Take Two: The Hindu Editorial on Pursuing Two Degrees at Once

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Allowing the continuation of two courses simultaneously in physical mode is problematic

Allowing the continuation of two courses simultaneously in physical mode is problematic

The university’s dual degree program, a work in progress and the subject of much litigation for years, has finally been recognized as legally sacred by the University Grants Commission. The notified guidelines from the higher education regulatory body will allow students to pursue two tiered degree programs simultaneously except for doctoral courses. He projected it as a logical extension of the National Education Policy 2020, which emphasizes facilitating multiple pathways of learning using formal and non-formal modes. UGC proposed a three-way choice involving a combination of offline only; offline with distance mode; and distance/line modes only for dual routines. The UGC has done well to require that open/distance learning and online courses are only offered at higher education institutions recognized by statutory bodies. It would also weed out dubious players from the online education segment.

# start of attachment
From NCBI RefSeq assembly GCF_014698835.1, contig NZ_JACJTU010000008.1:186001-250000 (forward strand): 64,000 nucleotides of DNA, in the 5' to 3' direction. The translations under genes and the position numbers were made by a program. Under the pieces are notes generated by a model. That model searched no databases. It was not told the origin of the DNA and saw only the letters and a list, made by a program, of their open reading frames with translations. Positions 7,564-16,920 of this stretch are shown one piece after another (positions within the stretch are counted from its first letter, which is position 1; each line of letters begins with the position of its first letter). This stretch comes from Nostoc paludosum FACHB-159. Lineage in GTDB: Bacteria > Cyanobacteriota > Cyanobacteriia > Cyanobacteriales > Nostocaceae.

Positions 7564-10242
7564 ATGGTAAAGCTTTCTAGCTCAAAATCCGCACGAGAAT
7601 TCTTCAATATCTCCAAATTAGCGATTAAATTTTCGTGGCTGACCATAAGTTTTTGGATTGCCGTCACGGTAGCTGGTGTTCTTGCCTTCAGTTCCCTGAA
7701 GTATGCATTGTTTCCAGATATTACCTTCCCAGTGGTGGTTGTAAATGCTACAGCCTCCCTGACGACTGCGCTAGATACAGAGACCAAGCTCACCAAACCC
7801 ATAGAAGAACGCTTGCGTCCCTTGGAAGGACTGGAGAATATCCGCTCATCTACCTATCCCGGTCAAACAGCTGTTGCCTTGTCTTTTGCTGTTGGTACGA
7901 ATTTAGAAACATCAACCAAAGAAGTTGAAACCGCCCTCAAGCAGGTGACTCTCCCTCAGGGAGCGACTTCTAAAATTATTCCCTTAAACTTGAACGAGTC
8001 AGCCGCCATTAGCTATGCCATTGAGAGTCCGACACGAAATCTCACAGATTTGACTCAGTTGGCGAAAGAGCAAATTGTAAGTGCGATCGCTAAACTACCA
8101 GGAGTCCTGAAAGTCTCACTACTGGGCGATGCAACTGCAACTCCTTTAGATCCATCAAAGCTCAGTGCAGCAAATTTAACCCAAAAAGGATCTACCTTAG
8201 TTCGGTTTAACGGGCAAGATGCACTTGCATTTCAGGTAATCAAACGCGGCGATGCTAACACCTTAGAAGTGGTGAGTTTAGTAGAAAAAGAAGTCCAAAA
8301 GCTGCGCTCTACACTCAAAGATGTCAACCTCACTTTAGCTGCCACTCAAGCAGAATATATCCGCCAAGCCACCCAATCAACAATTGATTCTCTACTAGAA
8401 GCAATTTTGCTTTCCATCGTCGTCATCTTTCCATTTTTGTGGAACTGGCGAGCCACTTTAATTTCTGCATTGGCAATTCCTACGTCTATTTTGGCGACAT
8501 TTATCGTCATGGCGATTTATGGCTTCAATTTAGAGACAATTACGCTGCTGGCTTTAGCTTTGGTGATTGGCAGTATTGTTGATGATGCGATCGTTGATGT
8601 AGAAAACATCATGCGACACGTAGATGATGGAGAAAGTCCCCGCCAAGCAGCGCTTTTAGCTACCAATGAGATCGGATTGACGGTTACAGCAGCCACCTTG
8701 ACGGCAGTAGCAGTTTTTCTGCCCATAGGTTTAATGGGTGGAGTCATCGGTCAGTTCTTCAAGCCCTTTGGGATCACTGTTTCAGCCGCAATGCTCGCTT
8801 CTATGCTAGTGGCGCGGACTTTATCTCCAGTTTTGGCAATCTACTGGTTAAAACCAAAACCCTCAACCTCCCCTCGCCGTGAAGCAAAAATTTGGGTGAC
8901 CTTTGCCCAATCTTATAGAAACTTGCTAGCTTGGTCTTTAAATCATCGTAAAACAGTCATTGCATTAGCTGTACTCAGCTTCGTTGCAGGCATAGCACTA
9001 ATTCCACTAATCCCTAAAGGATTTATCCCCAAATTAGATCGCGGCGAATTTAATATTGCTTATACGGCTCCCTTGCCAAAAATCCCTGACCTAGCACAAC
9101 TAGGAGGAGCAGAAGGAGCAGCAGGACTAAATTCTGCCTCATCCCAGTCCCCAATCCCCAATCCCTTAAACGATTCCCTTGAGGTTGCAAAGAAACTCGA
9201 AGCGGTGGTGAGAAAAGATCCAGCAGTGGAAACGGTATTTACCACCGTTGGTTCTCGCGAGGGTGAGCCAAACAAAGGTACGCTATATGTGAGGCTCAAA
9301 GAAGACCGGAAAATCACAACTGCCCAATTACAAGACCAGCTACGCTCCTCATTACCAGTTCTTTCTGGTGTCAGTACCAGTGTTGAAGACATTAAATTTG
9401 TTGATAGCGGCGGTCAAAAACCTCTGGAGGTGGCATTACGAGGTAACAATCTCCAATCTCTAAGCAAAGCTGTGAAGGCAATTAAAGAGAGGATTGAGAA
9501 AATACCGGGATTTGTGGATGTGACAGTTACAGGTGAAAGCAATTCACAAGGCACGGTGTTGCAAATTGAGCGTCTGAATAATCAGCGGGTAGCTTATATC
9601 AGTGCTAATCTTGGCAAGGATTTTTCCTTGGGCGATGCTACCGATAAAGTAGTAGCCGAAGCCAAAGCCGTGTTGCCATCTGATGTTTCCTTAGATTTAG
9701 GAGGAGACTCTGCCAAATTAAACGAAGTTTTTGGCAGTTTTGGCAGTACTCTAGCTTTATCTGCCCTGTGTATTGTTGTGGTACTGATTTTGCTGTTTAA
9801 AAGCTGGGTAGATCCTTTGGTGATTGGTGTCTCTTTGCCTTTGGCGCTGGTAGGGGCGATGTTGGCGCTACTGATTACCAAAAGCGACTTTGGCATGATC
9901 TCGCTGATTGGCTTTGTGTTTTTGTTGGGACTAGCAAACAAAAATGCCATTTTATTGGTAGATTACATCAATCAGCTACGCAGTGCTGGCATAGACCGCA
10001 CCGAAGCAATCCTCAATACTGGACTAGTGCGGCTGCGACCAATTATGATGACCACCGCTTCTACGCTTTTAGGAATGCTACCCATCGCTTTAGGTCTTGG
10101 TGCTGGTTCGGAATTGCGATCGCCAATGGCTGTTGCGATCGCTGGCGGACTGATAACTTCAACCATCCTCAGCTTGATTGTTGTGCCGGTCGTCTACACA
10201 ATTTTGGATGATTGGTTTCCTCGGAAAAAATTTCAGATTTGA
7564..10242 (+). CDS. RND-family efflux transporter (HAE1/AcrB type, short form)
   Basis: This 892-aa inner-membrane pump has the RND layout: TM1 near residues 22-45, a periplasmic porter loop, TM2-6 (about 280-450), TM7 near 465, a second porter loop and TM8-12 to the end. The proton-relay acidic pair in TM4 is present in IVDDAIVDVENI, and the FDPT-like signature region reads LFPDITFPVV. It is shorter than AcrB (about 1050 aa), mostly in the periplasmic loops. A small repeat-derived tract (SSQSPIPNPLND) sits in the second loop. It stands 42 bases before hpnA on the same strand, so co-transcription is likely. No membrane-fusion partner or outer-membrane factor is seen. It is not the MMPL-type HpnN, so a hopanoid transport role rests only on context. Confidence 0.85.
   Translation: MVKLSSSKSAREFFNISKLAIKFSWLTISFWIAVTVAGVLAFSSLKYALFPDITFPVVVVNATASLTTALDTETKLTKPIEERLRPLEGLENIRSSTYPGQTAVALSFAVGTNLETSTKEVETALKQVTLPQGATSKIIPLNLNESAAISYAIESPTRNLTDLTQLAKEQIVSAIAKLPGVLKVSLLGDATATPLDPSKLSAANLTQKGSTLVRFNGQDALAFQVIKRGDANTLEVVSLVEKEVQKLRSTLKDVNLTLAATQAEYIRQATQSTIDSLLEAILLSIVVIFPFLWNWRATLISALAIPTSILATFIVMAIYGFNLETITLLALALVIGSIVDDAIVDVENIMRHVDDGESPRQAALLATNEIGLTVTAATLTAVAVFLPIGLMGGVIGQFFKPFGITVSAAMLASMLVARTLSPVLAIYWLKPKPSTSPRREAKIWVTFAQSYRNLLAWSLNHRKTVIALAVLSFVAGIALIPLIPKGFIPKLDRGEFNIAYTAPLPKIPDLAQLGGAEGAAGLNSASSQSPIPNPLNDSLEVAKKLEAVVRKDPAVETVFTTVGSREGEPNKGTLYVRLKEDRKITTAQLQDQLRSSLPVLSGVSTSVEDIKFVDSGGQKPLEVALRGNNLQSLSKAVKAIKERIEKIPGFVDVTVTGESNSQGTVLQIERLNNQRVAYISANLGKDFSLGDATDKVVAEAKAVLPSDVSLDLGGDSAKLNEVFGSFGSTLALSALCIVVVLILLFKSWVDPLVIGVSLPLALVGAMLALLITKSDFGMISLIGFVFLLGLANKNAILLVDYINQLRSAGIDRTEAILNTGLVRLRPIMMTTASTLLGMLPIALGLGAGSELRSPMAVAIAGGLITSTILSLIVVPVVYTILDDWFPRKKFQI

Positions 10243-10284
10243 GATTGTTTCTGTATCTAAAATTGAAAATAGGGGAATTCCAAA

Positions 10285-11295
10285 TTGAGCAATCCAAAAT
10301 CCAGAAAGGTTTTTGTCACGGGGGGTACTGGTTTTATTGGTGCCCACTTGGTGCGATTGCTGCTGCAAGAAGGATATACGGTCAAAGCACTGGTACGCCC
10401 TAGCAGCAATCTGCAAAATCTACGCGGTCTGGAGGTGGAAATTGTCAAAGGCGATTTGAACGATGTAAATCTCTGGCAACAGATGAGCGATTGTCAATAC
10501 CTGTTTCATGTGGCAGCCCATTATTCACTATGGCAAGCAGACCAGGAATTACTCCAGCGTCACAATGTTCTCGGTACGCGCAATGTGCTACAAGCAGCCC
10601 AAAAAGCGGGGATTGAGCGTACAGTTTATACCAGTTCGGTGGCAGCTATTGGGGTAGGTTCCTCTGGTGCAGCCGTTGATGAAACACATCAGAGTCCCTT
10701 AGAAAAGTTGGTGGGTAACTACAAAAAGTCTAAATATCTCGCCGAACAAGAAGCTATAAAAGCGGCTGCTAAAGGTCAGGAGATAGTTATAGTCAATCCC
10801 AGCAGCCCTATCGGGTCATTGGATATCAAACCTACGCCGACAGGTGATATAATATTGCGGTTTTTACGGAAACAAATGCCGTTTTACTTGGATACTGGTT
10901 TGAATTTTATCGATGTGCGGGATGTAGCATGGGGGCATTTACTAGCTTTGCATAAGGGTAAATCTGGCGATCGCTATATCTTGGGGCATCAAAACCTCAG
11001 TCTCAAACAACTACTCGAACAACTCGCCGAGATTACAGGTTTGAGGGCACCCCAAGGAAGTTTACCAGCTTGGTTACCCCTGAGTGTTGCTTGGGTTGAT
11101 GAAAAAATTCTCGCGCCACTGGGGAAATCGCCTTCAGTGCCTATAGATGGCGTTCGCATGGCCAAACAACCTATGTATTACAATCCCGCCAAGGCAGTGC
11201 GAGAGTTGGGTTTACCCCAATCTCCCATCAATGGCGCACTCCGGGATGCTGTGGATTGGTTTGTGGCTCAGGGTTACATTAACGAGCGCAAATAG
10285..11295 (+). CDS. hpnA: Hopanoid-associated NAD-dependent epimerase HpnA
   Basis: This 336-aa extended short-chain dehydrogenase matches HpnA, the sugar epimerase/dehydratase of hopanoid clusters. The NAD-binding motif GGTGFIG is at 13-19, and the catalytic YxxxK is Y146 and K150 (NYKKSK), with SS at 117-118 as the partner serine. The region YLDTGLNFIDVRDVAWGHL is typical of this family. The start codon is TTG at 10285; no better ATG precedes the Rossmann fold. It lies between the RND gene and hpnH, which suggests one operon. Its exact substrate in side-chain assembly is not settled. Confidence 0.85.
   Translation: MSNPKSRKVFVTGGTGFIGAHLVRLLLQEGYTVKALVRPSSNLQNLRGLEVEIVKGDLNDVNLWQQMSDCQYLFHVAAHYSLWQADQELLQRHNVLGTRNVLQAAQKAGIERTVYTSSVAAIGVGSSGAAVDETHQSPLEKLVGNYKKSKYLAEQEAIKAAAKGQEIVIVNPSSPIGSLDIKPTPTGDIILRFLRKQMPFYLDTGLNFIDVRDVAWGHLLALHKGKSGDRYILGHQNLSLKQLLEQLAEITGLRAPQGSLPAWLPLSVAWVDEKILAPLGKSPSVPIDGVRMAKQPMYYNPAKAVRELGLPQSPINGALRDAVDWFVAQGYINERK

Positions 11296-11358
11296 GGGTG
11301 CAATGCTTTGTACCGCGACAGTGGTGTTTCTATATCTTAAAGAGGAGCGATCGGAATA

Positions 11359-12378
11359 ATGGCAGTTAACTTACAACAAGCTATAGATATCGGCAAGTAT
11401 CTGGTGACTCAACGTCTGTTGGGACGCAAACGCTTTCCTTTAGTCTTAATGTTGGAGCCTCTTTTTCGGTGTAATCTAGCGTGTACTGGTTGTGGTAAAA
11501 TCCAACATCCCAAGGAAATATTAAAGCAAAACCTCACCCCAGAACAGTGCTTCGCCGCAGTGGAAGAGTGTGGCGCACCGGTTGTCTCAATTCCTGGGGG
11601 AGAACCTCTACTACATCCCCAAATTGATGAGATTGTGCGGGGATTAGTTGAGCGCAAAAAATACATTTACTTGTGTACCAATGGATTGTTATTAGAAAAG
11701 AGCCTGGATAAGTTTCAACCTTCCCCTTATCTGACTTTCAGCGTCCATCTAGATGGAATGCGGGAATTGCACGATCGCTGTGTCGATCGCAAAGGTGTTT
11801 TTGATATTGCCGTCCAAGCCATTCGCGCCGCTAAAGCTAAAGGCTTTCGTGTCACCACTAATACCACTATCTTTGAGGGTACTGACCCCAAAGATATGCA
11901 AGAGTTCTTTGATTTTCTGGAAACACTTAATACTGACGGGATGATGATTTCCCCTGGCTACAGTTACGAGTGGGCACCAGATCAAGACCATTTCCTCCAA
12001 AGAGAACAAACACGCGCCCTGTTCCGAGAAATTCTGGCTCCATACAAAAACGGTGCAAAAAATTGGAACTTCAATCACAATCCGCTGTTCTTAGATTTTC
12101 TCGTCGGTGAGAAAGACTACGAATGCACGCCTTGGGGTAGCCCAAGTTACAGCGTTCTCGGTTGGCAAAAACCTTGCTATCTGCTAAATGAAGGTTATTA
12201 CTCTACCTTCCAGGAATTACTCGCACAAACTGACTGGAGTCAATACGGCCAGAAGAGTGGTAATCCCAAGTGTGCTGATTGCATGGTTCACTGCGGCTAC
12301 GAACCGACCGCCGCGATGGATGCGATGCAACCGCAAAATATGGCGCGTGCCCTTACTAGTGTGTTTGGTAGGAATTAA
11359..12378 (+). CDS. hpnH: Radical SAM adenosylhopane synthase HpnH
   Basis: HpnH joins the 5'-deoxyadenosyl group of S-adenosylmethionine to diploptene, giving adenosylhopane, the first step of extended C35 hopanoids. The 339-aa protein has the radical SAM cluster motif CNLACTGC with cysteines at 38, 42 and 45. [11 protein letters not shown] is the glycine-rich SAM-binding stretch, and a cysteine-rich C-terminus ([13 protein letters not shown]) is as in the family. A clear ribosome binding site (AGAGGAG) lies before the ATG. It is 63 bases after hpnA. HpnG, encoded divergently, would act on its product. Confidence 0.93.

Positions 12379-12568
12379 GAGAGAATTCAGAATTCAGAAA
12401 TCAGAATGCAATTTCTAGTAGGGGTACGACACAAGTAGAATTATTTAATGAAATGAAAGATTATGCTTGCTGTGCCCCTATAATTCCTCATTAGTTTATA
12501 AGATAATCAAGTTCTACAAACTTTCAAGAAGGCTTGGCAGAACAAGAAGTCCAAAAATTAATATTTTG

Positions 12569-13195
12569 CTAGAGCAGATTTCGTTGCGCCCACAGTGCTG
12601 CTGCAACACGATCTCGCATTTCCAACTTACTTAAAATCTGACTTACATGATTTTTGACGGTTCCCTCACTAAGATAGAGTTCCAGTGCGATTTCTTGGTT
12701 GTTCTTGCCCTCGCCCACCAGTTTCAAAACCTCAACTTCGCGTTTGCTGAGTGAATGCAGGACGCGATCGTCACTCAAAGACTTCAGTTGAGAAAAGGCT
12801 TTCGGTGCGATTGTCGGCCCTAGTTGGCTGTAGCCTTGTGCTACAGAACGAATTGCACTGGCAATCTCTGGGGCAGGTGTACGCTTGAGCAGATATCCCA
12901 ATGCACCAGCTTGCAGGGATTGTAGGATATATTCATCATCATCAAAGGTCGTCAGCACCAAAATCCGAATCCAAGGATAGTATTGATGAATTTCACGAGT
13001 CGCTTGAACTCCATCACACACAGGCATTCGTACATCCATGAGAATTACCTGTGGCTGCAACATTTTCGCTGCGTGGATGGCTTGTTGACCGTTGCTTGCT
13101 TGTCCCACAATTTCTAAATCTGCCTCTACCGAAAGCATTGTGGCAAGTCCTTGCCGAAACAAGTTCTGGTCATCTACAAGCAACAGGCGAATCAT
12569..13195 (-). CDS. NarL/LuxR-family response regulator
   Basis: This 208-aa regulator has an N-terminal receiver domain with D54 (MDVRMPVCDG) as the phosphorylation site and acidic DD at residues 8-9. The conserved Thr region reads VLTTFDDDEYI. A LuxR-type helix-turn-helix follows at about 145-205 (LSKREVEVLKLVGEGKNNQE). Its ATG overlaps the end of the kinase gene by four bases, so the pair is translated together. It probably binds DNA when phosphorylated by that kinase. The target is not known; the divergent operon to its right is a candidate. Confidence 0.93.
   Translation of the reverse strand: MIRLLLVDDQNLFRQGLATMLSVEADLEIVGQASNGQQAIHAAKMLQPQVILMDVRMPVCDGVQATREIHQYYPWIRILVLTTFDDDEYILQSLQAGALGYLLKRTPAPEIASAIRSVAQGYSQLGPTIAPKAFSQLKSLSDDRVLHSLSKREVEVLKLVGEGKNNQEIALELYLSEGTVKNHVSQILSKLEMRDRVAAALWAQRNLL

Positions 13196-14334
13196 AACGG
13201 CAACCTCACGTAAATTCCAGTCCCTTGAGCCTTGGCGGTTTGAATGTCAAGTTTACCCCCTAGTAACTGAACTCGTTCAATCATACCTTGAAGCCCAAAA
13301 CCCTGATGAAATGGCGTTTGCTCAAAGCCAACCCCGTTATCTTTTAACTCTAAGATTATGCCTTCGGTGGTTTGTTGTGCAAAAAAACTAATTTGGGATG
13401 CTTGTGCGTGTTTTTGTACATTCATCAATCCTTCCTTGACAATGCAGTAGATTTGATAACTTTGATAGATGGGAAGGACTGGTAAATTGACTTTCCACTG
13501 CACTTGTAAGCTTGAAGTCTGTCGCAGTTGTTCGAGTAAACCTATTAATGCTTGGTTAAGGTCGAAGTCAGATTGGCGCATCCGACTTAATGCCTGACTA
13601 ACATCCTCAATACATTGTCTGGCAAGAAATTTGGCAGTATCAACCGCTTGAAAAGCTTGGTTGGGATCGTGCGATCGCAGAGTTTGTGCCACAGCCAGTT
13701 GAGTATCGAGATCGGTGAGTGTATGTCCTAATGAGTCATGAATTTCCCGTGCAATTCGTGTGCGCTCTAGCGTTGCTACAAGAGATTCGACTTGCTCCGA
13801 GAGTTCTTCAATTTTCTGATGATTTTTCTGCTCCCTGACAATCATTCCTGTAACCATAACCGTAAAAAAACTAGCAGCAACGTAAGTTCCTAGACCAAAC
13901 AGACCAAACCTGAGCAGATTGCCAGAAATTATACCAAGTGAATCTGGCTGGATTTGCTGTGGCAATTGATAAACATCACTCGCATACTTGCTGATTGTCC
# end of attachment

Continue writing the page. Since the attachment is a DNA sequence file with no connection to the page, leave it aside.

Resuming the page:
Giving students the freedom to improve their skills and employability through an additional degree is welcome. But the guidelines call for critical assessment given the nature of competition, accessibility, and academic and physical infrastructure issues at colleges and universities. UGC said a student can also pursue two full-time programs in physical mode. This is problematic because it could incentivize students, who are academically competent or have the economic means, to take seats in two in-demand courses. Such a situation is best avoided against the backdrop of the low density of colleges in the country – colleges per lakh of population (in the age group 18-23). In the All India Survey on Higher Education Report 2019-20, the national average college density is 30. at a distance, had ruled out the simultaneous offer of courses in regular mode “because this can create logistical, administrative and academic problems”. In this context, the UGC could review its orientations for the physical mode option, while implementing the other two choices, reinforcing and rationalizing open/distance training in parallel. Alternatively, he can refer to his 2004 paper for the initiation of a dual/multiple degree program in engineering disciplines, where he had proposed a “gap” before a holder of an engineering degree could enroll in an additional or complementary course. This approach is pragmatic because it also aimed to reduce the duration of the complementary diploma by removing approximately 33% to 38% (52 to 60 course credits) of the “common curriculum” of BE/B.Tech training (a total of 160 credits ). This logic could apply to courses combining arts and sciences and reduce the duration of the second degree for students who wish to pursue work-study programs in physical mode. The more practical a policy, the better its results.


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